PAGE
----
November Jobs Report Bodes Well for Housing Market

November Jobs Report Bodes Well for Housing Market

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Harrison Stowe Read More

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The November-retrospective economic reports disclosed during the start of this month were overwhelmingly positive. One of the standout statistics pointed to the unemployment rate as the lowest since 2008, with a recent CNN Money story pointing to the unemployment rate holding at a flat 7%. Economic analysts predicted the United States would add 183,000 net jobs in November, a figure that was dwarfed by the true total of 203,000.

This is exceptionally positive news for job market skeptics, especially considering that gains in the job market were broadly distributed. As the CNN Money report further outlets, the jobs growth was balanced between low-paying sectors as well as typically high earning ones. Much worrying was directed at the inflation of job growth statistics based solely on “McJobs” – low wage or temporary jobs with little benefit fro the American public and our economy as a whole.

Taking all this into consideration, the job recovery through this point had been sluggish. While there was clearly some degree of rebound, it was occurring with far less strength than market observers would have wanted. However, the CNN Money report quotes major auditor Deloitte’s CFO as stating outright, “This was a strong, good quality report, showing continuing momentum.” The professional and business services sector yielded 35,000 new jobs alone last month, a field that is known for its high-income and, high-stability jobs.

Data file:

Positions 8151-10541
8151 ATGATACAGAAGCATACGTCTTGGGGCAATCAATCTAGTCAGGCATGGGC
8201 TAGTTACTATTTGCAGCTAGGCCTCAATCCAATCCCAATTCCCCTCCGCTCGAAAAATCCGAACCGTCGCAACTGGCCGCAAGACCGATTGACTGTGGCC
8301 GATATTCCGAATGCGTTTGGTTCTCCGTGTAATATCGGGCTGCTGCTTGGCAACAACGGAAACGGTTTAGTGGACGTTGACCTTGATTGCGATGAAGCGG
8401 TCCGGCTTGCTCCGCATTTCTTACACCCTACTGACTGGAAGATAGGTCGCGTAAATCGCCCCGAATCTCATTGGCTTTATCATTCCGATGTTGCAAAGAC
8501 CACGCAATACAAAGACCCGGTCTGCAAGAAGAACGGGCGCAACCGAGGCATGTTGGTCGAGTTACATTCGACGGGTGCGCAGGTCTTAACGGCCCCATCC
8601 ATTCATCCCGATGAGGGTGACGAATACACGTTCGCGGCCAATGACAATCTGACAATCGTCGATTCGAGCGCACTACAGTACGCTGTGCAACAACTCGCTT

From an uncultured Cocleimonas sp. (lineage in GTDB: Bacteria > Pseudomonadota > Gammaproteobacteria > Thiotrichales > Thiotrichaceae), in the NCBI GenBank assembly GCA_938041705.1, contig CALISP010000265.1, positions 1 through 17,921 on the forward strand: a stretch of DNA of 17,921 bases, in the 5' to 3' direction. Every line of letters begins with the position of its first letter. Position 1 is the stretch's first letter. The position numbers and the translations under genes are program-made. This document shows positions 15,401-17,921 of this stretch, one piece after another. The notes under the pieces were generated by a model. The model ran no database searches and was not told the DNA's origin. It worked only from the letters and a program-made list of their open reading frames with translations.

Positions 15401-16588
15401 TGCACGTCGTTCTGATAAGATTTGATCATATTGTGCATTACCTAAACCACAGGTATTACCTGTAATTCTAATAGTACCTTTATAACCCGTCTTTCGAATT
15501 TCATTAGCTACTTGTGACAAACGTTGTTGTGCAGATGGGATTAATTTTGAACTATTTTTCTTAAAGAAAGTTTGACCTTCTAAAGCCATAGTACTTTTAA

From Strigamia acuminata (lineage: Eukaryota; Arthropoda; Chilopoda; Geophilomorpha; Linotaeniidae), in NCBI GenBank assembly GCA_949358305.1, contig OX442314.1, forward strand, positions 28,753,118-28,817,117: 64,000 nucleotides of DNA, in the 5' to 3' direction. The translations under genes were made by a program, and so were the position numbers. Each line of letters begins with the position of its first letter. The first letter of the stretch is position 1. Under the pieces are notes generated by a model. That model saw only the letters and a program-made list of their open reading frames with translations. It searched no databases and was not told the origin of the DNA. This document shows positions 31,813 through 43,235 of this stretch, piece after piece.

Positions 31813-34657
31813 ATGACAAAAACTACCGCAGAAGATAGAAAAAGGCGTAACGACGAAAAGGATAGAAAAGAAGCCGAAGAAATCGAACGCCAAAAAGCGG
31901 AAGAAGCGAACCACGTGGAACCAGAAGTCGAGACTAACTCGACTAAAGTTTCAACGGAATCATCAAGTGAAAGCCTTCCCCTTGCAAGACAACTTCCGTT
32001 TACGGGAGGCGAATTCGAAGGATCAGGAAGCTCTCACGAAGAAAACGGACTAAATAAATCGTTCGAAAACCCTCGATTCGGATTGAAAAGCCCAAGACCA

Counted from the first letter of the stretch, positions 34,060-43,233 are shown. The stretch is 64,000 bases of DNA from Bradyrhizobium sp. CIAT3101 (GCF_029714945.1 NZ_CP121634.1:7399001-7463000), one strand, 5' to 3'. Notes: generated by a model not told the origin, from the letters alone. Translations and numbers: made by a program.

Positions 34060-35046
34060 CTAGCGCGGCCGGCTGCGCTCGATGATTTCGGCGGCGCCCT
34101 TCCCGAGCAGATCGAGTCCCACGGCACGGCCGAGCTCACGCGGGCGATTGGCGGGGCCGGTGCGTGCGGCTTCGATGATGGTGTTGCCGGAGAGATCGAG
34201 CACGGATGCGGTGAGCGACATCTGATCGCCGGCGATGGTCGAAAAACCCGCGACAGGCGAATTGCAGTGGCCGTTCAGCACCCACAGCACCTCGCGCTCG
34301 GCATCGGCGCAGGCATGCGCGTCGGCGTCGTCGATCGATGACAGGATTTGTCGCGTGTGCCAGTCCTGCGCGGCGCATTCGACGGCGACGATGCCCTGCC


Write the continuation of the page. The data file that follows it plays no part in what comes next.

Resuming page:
So What Does this Mean for the Housing Market?

The echoes across the housing market will likely be positive and long lasting. Younger buyers are one of the demographics impacted most sharply by the unsteady job market. If 20 and 30-somethings are uncertain professional ground, or otherwise concerned about a financial future that might be suffer from unsteady career growth, they’re less likely to put down money for a mortgage.

If anything, the housing report spells stronger long-term benefits for the housing market than it does short-term benefits. As Deloitte CFO Frank Friedman noted about his firm’s hiring plans, “We’re optimistic about 2014, and we continue to hire at a pretty robust pace.” Assuming the job recovery maintains this brisker pace, it spells a bulwark of healthy home sales rates down the line. The upsurge in financial and professional security among young buyers will ensure the housing market’s largest untapped demographic keeps coming to the table.

Related: Housing Supplies Rise as Bidding Decreases

Photo: Chris Hunkeler